Clary Harris Fellowship Reaches a Milestone—and Creates a Legacy of Research
When Rebecca Clary Harris’ life was cut tragically short, hundreds of family members, friends, and colleagues stepped up to support her lifelong commitment to melanoma research. At the time of her death, Becca was a fellow in Dr. Craig Slingluff’s lab, pursuing promising scientific methods for improving the lives of patients with melanoma. Today, the research that Becca began continues to progress, thanks to her family and friends who established the Rebecca Clary Harris, MD Memorial Fellowship. The fellowship supports postdoctoral fellows and graduate students, who, like Becca, pursue clinical and translational research in UVA Cancer Center’s Human Immune Therapy Center. Last year, the fund met a critical $1 million milestone, which secures its future as an endowed fellowship, supporting the Clary Harris fellows in perpetuity.
“I’m thrilled to see the Rebecca Clary Harris Memorial Fellowship reach this momentous milestone,” says Slingluff, who directs UVA’s Human Immune Therapy Center. “I’m grateful for every contribution—from the largest to the smallest—and especially for the anonymous $250,000 challenge match that inspired and motivated our efforts.”
In the Slingluff lab, the Clary Harris Fellowship helps ambitious investigators move ever closer to a comprehensive and fundamental understanding of melanoma—and to powerful new treatments and therapies. These research fellows generate critical data and perform vital analysis that supports a growing number of clinical trials and new directions in the lab.
“The work that Becca initiated in our lab, which was published posthumously, was the first intriguing evidence of the crucial role of immune activation within the skin at the site where vaccines are given,” says Slingluff. “We have continued that work to understand how different vaccination strategies support optimal immune responses against cancer.”
To date, seven talented researchers have held the Clary Harris Fellowship, with two more on the horizon. One of the most recent, Marit Melssen, a graduate student from the Netherlands, pursues vital research aimed at understanding the function of molecules that identify immune cells within melanoma that can react against the melanoma. She submitted preliminary data for a $200,000 grant application to the Cancer Research Institute that was funded. When that grant ended, the Clary Harris fellowship supported her for the time she needed to complete the project, which led to four publications in peer-reviewed journals, and two additional manuscripts in review. Another Clary Harris fellow, Dr. Ileana Mauldin, made a variety of critical scientific contributions, including developing new techniques to identify immune cells and functional markers in cancer tissues as a way to predict which patients are most likely to benefit from immune therapy. Mauldin is now a faculty member in the Slingluff lab, continuing to advance this important research.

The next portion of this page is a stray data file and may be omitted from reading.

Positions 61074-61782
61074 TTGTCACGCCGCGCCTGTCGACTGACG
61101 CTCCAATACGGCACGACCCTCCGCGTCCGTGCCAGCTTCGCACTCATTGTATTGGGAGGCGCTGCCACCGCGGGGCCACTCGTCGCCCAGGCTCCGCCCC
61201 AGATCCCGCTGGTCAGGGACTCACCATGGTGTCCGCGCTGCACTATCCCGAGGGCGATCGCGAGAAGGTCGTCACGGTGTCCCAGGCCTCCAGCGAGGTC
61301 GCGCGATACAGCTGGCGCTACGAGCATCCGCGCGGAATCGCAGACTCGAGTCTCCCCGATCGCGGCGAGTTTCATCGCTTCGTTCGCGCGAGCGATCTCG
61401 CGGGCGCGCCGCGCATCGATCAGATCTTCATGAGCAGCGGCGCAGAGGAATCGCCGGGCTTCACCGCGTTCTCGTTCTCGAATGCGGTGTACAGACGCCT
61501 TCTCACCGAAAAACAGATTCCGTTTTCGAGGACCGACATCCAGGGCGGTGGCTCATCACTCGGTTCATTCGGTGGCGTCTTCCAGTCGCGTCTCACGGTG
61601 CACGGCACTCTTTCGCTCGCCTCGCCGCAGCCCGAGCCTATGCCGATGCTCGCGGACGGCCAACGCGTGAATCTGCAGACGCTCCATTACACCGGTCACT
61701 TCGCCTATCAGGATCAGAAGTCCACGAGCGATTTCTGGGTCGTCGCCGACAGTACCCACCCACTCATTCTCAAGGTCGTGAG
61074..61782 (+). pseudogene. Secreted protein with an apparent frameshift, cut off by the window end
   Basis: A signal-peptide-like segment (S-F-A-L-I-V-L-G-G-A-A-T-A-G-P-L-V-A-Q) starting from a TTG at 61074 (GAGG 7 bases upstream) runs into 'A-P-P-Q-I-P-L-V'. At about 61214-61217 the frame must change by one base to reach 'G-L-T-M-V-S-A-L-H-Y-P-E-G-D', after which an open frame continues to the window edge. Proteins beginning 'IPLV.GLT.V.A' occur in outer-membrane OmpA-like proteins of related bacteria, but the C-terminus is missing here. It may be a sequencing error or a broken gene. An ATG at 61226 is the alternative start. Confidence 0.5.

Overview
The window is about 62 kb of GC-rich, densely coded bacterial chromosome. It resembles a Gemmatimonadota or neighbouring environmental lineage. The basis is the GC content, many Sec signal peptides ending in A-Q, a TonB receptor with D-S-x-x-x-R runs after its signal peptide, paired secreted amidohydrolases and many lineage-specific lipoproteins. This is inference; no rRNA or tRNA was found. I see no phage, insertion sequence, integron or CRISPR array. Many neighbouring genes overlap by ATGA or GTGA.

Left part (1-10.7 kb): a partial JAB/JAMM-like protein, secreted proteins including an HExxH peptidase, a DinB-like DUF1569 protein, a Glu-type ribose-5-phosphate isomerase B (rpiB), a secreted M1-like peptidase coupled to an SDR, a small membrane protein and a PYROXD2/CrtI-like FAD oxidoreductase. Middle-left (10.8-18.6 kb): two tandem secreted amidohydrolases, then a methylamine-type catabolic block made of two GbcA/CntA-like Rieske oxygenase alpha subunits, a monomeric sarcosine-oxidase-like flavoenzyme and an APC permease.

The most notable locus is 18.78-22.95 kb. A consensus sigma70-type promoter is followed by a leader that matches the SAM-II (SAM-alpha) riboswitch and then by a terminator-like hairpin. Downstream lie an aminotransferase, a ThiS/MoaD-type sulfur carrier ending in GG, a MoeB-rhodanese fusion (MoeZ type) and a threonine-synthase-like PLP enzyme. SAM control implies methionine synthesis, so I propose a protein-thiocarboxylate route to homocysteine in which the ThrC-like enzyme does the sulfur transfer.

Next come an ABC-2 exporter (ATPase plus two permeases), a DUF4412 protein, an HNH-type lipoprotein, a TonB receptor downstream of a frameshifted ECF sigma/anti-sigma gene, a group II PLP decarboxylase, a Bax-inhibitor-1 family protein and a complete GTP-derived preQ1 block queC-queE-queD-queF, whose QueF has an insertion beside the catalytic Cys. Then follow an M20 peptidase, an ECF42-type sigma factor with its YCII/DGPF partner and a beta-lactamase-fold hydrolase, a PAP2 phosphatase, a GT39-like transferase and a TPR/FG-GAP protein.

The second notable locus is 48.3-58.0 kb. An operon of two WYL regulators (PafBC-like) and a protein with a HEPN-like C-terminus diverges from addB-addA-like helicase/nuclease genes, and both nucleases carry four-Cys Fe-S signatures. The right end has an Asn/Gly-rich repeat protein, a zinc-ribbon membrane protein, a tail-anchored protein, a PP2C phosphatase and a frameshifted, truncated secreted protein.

Other Clary Harris fellows have provided essential data and analysis that had led to multiple clinical trials. Their findings have given direction to groundbreaking new concepts and innovations for additional trials. In all, Rebecca Clary Harris fellows have published an impressive 24 manuscripts. The fellowship has enabled these scientists to keep their projects active and moving forward, instead of stopping and starting while waiting for external grant funding.
“We have continued Becca’s work to understand how different vaccination strategies support optimal immune responses against cancer, says Slingluff. “The Clary Harris Fellows are contributing to every facet of this work, which is already saving and extending the lives of melanoma patients.”
Each year, these ambitious fellows, dedicated and skilled like Becca, continue to move melanoma vaccine research forward. The scientific discoveries that Becca began continue to evolve as these investigators delve deeper into developing effective, efficient, and potent vaccines. Becca’s work endures, taking new shape over time, thanks to the Clary Harris Fellowship begun by those who admired and cherished her and made their own commitment to continuing her life’s passion.
“I’m excited by our progress and privileged to pursue this research in Becca’s memory,” says Slingluff. “Now that the fellowship has met its target, it will fund a postdoctoral research fellow or two pre-doctoral fellows each year. These bright new trainees will extend our research and help to translate laboratory findings into lifesaving patient care. Future melanoma patients will have Becca to thank for her dedication to this work and her friends and family for sustaining her legacy in this meaningful way.”